California churches suspected of being illegal marijuana dispensaries

Authorities in San Jose, California, are investigating two churches that are said to offer marijuana to its members, as they are suspected of being illegal pot dispensaries despite their religious front and claims that they are houses of worship.

(REUTERS / Henry Romero / File Photo)A participant smokes a marijuana joint during the Global Marijuana March 2017, in support of the legalization of marijuana in Mexico City, Mexico, May 6, 2017.

Like any other Christian house of worship, Coachella Valley Church has an altar, pews, and images of Jesus. However, its members are allegedly encouraged to smoke marijuana and view cannabis as an item they use for their religious practices, ABC 13 reported.

"We're a church," volunteer Sebastian Grey insisted. "It's just a $10 donation to be part of the church and then you're a lifetime member ... you're able to show your ID, we'll get you checked in, and you can go in the back, purchase products."

To be a member of the Coachella Valley Church, one has to be at least 18 years old. The establishment has a lobby where a receptionist registers people and guides them into a chapel to watch a sermon being played on video.

City authorities are also looking into the Oklevueha Native American Church over a similar suspicion of it being a front for an illegal marijuana dispensary. Officials said smoking pot was not the issue and explained that the distribution of cannabis without sufficient permits was illegal.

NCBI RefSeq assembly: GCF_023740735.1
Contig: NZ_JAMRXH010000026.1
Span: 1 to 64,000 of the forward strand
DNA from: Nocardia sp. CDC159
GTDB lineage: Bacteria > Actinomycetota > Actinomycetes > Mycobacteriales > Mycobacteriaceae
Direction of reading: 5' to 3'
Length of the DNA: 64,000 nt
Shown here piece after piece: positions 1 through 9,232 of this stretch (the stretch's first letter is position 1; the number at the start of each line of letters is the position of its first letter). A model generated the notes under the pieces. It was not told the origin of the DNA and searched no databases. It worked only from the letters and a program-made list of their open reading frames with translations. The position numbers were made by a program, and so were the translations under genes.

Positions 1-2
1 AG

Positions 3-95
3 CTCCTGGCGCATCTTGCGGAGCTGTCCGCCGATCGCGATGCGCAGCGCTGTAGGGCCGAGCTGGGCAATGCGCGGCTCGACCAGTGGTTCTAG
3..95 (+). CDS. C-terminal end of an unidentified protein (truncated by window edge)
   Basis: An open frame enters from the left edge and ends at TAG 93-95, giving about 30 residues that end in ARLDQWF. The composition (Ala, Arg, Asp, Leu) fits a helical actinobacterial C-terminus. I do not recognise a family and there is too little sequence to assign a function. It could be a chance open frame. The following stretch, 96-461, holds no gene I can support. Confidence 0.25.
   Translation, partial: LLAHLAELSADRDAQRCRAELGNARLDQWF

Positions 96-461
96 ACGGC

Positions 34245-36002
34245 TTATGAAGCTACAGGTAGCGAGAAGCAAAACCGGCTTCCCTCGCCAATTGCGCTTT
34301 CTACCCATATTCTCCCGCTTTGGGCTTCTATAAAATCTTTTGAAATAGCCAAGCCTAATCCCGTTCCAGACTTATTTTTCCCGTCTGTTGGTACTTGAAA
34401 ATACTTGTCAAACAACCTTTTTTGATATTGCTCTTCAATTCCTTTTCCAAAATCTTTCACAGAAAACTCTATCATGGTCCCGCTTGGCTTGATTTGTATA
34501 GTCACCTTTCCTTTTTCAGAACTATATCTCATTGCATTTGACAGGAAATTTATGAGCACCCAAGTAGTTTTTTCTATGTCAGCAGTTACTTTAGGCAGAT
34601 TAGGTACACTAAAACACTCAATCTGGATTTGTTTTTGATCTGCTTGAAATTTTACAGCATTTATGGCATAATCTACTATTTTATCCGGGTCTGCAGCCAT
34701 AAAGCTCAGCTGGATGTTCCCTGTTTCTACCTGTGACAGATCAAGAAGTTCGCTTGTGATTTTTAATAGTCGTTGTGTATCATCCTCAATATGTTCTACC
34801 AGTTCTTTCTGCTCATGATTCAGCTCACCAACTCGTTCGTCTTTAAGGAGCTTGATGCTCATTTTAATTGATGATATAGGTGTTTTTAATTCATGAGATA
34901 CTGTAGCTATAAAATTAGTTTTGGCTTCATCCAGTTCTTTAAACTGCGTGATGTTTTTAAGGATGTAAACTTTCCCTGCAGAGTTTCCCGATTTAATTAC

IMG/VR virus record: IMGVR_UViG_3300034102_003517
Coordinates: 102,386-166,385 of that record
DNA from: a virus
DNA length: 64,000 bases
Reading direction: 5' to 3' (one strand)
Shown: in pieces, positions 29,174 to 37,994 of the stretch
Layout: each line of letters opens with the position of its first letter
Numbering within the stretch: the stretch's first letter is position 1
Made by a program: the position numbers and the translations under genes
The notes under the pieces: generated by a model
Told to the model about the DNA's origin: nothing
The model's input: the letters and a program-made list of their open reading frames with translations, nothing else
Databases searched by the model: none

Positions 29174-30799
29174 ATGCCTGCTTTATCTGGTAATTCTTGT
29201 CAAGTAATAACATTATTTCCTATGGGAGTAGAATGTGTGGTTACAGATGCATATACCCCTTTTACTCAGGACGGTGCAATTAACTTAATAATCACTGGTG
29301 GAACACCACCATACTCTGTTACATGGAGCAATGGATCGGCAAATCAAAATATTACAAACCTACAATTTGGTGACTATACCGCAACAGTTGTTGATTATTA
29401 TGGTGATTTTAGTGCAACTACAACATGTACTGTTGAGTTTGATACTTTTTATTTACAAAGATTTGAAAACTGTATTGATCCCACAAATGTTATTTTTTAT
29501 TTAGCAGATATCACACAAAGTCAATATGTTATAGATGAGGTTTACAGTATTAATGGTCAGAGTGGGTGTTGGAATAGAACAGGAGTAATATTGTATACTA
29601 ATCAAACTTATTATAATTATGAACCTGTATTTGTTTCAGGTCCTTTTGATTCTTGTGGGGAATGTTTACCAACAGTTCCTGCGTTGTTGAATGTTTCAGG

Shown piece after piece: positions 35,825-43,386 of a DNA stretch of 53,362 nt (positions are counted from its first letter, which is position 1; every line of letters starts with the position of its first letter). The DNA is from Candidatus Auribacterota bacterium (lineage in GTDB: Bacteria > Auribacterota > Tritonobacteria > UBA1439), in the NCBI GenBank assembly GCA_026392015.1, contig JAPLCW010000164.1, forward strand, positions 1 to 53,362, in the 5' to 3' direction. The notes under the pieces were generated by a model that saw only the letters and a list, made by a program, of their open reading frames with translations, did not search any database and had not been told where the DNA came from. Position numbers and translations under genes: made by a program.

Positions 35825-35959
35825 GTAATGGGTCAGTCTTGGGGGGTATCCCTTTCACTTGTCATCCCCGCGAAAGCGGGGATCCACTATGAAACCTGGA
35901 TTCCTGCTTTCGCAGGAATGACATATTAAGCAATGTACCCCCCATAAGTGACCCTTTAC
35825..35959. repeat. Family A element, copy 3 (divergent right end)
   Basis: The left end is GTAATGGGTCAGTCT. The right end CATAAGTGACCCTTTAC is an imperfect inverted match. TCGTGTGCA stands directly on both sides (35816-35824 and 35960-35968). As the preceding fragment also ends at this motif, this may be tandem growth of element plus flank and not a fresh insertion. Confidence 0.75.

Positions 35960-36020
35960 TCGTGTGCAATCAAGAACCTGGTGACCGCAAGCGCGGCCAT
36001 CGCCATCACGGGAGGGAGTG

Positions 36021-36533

San Jose's city attorney, Rick Doyle, said an injunction had already been acquired from a judge for ONAC to stop its operations. Authorities are going to do the same with Coachella Valley Church.

Earlier this month, deputies raided an illegal marijuana dispensary in La Puente, Los Angeles, which had disguised itself as a church. Sgt. Pat Morris said they had arrested a man and a woman and confiscated around 3 pounds of marijuana as well as 4-5 pounds of marijuana products, the San Gabriel Valley Tribune reported.

The Citadel Church of La Puente at 15500 block of Amar Road, advertised itself online as a medical marijuana dispensary. It also claimed that its members believe in God and invited people to "rejoice, confess, receive forgiveness and serve" with them.